The initial boost provided by the Earth’s rotation can be approximated by taking the planet’s rotational speed at the equator and multiplying it by the cosine of the launch site’s latitude:
While the gains offered by equatorial sea launch might seem small compared to orbital velocity (roughly 28,000 km/h), the rocket equation is exceptionally unforgiving. Even a tiny reduction in the acceleration required to reach orbit allows more of the vehicle’s mass to be devoted to payload instead of propellant. Additionally, it means that payloads destined for equatorial orbits, such as geosynchronous communication satellites, don’t need to adjust their inclination after separation from the booster. This further reduces propellant requirements and gets the satellite into its final operational orbit faster, which results in a longer useful lifetime.
An Experiment Cut Short
In total 36 Zenit rockets were launched from Sea Launch’s floating pad between 1999 and 2014, 32 of which successfully delivered their payloads to orbit. The most serious failure was in January 2007, when the rocket carrying the NSS-8 satellite failed a few seconds after ignition and engulfed the launchpad in a fireball.
Due to the design of the floating launchpad, the faltering rocket fell through an opening in the platform and sunk; causing only superficial damage to the infrastructure aboard. As part of normal operating procedure, no personnel were aboard the Ocean Odyssey platform at the time of the launch, so no injuries were sustained. The platform was repaired and ready for its next launch just six months after the incident.
From a technical standpoint, Sea Launch showed there was definite promise for ocean-launched orbital rockets. The handful of failures experienced by the program were in no way related to the logistics of transporting the rocket to the equator or the unique nature of the floating launchpad. Nor was the single failure aboard Ocean Odyssey enough to delay the program for very long, much less stop it entirely. If anything, the NSS-8 explosion demonstrated the inherent safety of ocean launches in the event of a catastrophic failure.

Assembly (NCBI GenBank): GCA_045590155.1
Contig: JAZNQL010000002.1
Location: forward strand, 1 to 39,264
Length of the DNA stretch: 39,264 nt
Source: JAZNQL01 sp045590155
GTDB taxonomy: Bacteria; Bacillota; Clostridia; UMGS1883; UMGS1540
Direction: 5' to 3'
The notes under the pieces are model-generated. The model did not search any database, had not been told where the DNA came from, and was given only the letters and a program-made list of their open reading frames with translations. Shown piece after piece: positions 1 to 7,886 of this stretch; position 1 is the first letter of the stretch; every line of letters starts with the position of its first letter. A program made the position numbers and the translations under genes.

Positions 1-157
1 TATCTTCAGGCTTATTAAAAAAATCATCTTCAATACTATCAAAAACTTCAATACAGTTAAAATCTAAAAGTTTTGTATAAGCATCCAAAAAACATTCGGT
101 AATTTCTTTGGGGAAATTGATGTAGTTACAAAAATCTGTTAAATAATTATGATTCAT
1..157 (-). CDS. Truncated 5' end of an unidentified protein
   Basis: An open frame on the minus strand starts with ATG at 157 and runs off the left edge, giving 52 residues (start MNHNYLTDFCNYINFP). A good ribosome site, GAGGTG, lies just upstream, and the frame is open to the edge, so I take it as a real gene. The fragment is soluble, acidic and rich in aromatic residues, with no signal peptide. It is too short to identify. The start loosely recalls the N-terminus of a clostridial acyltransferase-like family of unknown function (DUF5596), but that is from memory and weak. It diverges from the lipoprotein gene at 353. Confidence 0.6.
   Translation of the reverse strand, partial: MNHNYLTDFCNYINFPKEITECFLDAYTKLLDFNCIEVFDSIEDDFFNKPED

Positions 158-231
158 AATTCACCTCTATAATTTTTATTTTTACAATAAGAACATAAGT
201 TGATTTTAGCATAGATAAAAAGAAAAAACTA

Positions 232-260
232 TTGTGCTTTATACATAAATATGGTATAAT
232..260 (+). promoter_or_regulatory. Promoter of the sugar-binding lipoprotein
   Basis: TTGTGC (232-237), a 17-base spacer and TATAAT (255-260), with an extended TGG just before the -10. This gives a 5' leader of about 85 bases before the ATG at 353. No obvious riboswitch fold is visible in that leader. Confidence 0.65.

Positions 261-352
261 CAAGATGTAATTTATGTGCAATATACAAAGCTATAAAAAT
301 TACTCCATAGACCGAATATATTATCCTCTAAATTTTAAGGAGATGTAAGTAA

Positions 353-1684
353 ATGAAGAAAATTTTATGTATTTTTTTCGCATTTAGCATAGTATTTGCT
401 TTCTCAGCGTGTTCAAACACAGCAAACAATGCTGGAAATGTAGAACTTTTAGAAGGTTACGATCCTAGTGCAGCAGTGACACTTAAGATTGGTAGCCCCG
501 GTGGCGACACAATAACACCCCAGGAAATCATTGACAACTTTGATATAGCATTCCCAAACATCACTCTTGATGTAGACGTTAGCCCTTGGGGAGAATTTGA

Unfortunately, Sea Launch was eventually killed by the same thing that made it possible in the first place: political turmoil. The 2014 annexation of Crimea by Russia strained the country’s relationship with Ukraine, and while publicly Sea Launch denied the situation had any impact on their operation, within a few months the staff were laid off and the Ocean Odyssey and its support ship were mothballed.
Rockets On the High Seas
SpaceX has already gained considerable experience landing their rockets on floating platforms, which arguably, is a harder feat than lifting off from one. The Sea Launch project proved beyond a shadow of a doubt the concept worked, it just needs to be scaled up. As Elon pointed out, Starship and the Super Heavy booster are a far larger vehicle than Zenit, but that doesn’t mean the core technology would need to be any different.
The overall Starship architecture is built around the concept of orbital refueling, which means each mission will actually consist of multiple launches in quick succession. Up to five or six in the case of a trip to Mars, all launched within a few days of each other.
Equatorial sea launches would help streamline this process as much as possible, allowing the maximum amount of propellant to be delivered to the Starship waiting in orbit in the least amount of time. The per-flight gains won’t be much, but SpaceX is clearly playing the long game. At the very least, it would help keep the incredible amount of noise such an operation would produce as far away from civilization as possible.
Or, as we’ve learned with SpaceX in the past, it might never happen. Perhaps the cost of building a fleet of gargantuan floating spaceports will end up being so high as to negate any advantages gained from ocean launches. With all the changes the Starship design has undergone in just a few short years, very little about this futuristic craft can be said with absolute certainty. Many doubted it would ever even get this far.
But even if SpaceX doesn’t go forward with launching Starship from the ocean, there’s still hope for the concept of ocean-going rocketry. The Russian space agency Roscosmos has announced they plan on getting the languishing Ocean Odyssey up and running again, this time using only domestic technology. Just like stainless steel rockets, it seems that ocean launchpads are coming back in style for the New Space Race.